Light and its various interactions with matter are our main means of perceiving the world around us. Photonics is the science that deals with the generation, detection and manipulation of light by emission, transmission, modulation, signal processing, switching or amplification. Conventional photonic/optical components are generally based on the simple principles of refraction, reflection or diffraction of light. The design of such components is generally conceived by considering the effects of light propagation through the constituting materials over distances typically much larger than the wavelength. Wavefront shaping is thus obtained by gradually accumulating changes in amplitude, phase and/or polarization along the beam path. As an alternative, metamaterials have attracted a lot of interest over the past two decades due to their unprecedented flexibility in handling electromagnetic waves. Metamaterials are artificially structured on a scale lower than the wavelength. They derive their optical properties not only from the intrinsic properties of the base materials, but especially from the precise geometry, size, orientation and arrangement of their structural elements. This allows for the design of optical materials with unexpected and sometimes specific properties, exceeding the limits of what can be achieved with existing materials. Several devices, such as super-lenses or cloaking devices, have been developed over the past decade based on this new metamaterial technology. By reducing the size of metamaterials to subwavelength thickness devices, it is now possible to modulate the direction of light, its polarization and intensity using a simple optical interface. The technology of flat optical components, also known as metasurfaces, will significantly change the design methods traditionally used for optical systems. The control of electromagnetic fields by nanostructured interfaces will have important repercussions in several areas such as lighting, imaging, displays and spectroscopy.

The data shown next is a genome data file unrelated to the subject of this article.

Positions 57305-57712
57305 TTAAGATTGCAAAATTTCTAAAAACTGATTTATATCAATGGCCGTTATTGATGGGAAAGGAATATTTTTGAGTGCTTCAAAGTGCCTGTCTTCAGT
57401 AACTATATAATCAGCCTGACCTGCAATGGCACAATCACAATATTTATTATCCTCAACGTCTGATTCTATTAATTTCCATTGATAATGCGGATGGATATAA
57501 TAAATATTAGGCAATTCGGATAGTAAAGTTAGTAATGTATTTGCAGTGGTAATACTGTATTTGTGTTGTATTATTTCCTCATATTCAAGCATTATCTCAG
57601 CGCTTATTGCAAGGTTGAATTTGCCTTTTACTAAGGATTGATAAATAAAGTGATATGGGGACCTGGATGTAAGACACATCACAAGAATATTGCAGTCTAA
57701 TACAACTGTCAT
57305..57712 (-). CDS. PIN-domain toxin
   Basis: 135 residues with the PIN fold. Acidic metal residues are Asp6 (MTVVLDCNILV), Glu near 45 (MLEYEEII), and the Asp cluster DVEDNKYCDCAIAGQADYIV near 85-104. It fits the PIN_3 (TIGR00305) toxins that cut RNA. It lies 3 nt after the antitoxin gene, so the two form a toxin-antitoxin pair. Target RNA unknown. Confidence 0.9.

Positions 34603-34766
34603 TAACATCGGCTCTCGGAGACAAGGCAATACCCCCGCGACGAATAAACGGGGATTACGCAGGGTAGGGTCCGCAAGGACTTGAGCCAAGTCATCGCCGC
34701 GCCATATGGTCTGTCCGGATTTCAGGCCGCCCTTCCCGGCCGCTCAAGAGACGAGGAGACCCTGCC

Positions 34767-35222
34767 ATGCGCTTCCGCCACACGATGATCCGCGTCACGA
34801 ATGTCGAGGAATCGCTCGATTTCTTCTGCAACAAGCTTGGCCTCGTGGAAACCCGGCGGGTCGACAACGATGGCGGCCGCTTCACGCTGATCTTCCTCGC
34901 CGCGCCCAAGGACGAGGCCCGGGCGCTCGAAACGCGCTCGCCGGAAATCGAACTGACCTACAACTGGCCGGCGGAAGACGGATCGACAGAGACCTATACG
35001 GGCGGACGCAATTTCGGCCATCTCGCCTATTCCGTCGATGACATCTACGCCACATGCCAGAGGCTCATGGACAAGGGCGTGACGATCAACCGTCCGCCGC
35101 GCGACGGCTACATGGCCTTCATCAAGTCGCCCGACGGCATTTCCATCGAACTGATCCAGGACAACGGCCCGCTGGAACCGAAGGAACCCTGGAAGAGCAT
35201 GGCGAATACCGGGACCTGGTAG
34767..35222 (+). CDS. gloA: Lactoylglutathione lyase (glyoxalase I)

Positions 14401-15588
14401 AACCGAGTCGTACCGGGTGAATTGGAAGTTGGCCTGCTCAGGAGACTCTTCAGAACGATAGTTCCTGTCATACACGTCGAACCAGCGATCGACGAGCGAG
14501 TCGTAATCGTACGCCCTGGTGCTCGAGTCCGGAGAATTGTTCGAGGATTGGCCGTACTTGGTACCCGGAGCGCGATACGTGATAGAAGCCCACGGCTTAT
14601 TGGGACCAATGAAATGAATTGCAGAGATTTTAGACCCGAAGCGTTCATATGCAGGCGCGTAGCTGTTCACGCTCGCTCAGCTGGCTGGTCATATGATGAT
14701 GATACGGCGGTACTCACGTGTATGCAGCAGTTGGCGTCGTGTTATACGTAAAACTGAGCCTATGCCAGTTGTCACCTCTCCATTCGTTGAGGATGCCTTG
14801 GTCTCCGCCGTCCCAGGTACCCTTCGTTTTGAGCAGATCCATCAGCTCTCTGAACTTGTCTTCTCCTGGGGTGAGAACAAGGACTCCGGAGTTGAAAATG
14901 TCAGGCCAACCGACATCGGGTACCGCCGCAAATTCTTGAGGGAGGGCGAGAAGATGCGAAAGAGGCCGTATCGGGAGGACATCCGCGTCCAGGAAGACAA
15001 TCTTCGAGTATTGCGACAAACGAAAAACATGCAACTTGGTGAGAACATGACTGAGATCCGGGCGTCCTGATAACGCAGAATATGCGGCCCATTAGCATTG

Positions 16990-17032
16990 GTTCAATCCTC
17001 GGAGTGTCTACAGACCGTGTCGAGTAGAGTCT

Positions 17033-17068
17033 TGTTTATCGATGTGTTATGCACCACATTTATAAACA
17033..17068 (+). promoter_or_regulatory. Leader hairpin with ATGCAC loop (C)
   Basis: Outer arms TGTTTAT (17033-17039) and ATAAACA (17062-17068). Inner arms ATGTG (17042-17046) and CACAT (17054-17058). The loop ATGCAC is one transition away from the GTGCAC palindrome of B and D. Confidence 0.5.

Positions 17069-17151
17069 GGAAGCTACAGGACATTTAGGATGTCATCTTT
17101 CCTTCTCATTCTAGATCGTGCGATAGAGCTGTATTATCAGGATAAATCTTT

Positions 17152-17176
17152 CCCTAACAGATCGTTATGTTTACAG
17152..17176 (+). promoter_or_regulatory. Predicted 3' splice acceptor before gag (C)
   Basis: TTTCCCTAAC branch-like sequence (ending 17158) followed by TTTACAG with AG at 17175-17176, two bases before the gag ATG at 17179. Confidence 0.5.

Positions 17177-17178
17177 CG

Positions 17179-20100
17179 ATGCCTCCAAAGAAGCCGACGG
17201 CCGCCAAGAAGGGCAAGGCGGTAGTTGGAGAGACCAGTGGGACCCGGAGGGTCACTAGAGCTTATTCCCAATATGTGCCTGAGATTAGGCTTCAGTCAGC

In the OPERA project, we are investigating and optimizing the properties of planar photonic devices based on metasurfaces using numerical modelling. The scientific and technical activities that constitute the project work programme are organized around 4 main workpackages. The numerical characterization of the optical properties of planar devices based on metasurfaces, as well as their optimization are at the heart of the activities and objectives of two horizontal (transversal) workpackages. These numerical methodologies will be integrated into the DIOGENeS software framework that will eventually integrates (1) discontinuous Galerkin-type methods that have been tested over the past 10 years for the discretization of Maxwell equations in time and frequency regimes, mainly for applications in the microwave band, (2) parallel resolution algorithms for sparse linear systems based on the latest developments in numerical linear algebra, (3) modern optimization techniques based on learning and metamodeling methods and (4) software components adapted to modern high performance computing architectures. Two vertical workpackages complete this program. One of them aims to demonstrate the contributions of methodological developments and numerical tools resulting from transversal workpackages through their application to diffusion/radiation control by passive planar devices. The other, more prospective, concerns the study of basic building blocks for the realization of adaptive planar devices.